European Journal for Philosophy of Science

, Volume 1, Issue 1, pp 119–131 | Cite as

Emerging sciences and new conceptions of disease; or, beyond the monogenomic differentiated cell lineage

  • John DupréEmail author
Original paper in Philosophy of Biology


This paper will begin with some very broad and general considerations about the kind of biological entities we are. This exercise is motivated by the belief that the view of what we—multicellular eukaryotic organisms—are that is widely assumed by biologists, medical scientists and the general public, is an extremely limited one. It cannot be assumed a priori that a more sophisticated view will make a major difference to the science or practice of medicine, and there are areas of medicine to which it is probably largely irrelevant. However, in this case there are important implications for medicine, or so I shall argue. In particular, it enables us to appreciate fully the potential medical significance of some of the most exciting contemporary advances in general biology, in such fields as epigenetics, metagenomics, and systems biology; and part of this significance is that these advances have raised serious doubts about how we should understand the biological individuals that medicine is generally assumed to aim to treat.


Organism Disease Gut bacteria Symbiosis Epigenetics Metagenomics 



This paper has benefitted from comments from Sabina Leonelli, Pierre-Olivier Méthot, Staffan Müller-Wille, and Maureen O’Malley. I also gratefully acknowledge funding from the Economic and Social Research Council (UK). The research in this paper was part of the programme of the ESRC Centre for Genomics in Society (Egenis)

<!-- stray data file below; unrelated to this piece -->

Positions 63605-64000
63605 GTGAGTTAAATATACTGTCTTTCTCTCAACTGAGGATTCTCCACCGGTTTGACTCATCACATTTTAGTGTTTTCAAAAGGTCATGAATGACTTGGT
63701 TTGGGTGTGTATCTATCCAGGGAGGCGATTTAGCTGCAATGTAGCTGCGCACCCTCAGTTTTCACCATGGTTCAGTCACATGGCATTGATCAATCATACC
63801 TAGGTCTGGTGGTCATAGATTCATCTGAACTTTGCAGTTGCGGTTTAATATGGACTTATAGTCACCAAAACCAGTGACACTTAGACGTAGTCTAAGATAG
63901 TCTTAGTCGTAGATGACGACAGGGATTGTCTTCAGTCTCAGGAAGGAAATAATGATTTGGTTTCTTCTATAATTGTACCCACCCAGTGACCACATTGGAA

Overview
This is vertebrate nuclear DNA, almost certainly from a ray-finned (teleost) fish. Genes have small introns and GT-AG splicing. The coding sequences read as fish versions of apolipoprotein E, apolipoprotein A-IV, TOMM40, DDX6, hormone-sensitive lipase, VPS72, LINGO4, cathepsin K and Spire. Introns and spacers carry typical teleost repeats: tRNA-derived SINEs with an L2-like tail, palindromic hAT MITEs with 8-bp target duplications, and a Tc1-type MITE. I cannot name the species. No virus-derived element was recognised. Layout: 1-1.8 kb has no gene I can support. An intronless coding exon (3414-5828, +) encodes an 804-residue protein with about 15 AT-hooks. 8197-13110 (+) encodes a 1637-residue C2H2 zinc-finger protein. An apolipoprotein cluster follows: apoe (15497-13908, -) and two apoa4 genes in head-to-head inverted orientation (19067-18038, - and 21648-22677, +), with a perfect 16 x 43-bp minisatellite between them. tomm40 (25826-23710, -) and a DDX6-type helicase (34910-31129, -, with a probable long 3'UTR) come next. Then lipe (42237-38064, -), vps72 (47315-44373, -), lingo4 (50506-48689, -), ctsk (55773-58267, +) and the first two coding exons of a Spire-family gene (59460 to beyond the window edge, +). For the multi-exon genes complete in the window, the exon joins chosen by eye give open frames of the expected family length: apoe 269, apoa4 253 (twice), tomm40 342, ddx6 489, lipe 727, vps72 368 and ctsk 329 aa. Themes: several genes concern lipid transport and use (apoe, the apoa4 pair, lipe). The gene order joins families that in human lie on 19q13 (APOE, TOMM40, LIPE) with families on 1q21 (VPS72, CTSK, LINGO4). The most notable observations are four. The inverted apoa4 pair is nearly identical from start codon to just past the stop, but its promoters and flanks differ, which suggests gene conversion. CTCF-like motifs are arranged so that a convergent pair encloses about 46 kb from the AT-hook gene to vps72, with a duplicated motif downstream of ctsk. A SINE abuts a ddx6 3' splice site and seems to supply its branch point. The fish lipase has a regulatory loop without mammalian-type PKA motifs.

1. Allen, T. D., Moore, D. R., Wang, X., Casu, V., May, R., Lerner, M. R., et al. (2008). Dichotomous metabolism of Enterococcus faecalis induced by haematin starvation modulates colonic gene expression. Journal of Medical Microbiology, 57, 1193–1204.CrossRefGoogle Scholar
  2. Bollati, V., & Baccarelli, A. (2010). Environmental epigenetics. Heredity, 105, 105–112.CrossRefGoogle Scholar
  3. Covic, M., Karaca, E., & Lie, D. C. (2010). Epigenetic regulation of neurogenesis in the adult hippocampus. Heredity, 105, 122–134.CrossRefGoogle Scholar
  4. Dawkins, R. (1976). The selfish gene. Oxford: Oxford University Press.Google Scholar
  5. Dupré, J., & O’Malley, M. A. (2007). Metagenomics and biological ontology. Studies in the History and Philosophy of the Biological and Biomedical Sciences, 38, 834–846.CrossRefGoogle Scholar
  6. Dupré, J., & O’Malley, M. A. (2009). Varieties of living things: Life at the intersection of lineage and metabolism. Philosophy and Theory in Biology, 2009.
  7. Harris, R. N., Brucker, R. M., Walke, J. B., Becker, M. H., Schwantes, C. R., Flaherty, D. C., et al. (2009). Skin microbes on frogs prevent morbidity and mortality caused by a lethal skin fungus. The ISME Journal, 3, 818–824.CrossRefGoogle Scholar
  8. Hehemann, J., Correc, G., Barbeyron, T., Helbert, W., Czjzek, M., & Michel, G. (2010). Transfer of carbohydrate-active enzymes from marine bacteria to Japanese gut microbiota. Nature, 464, 908–912.CrossRefGoogle Scholar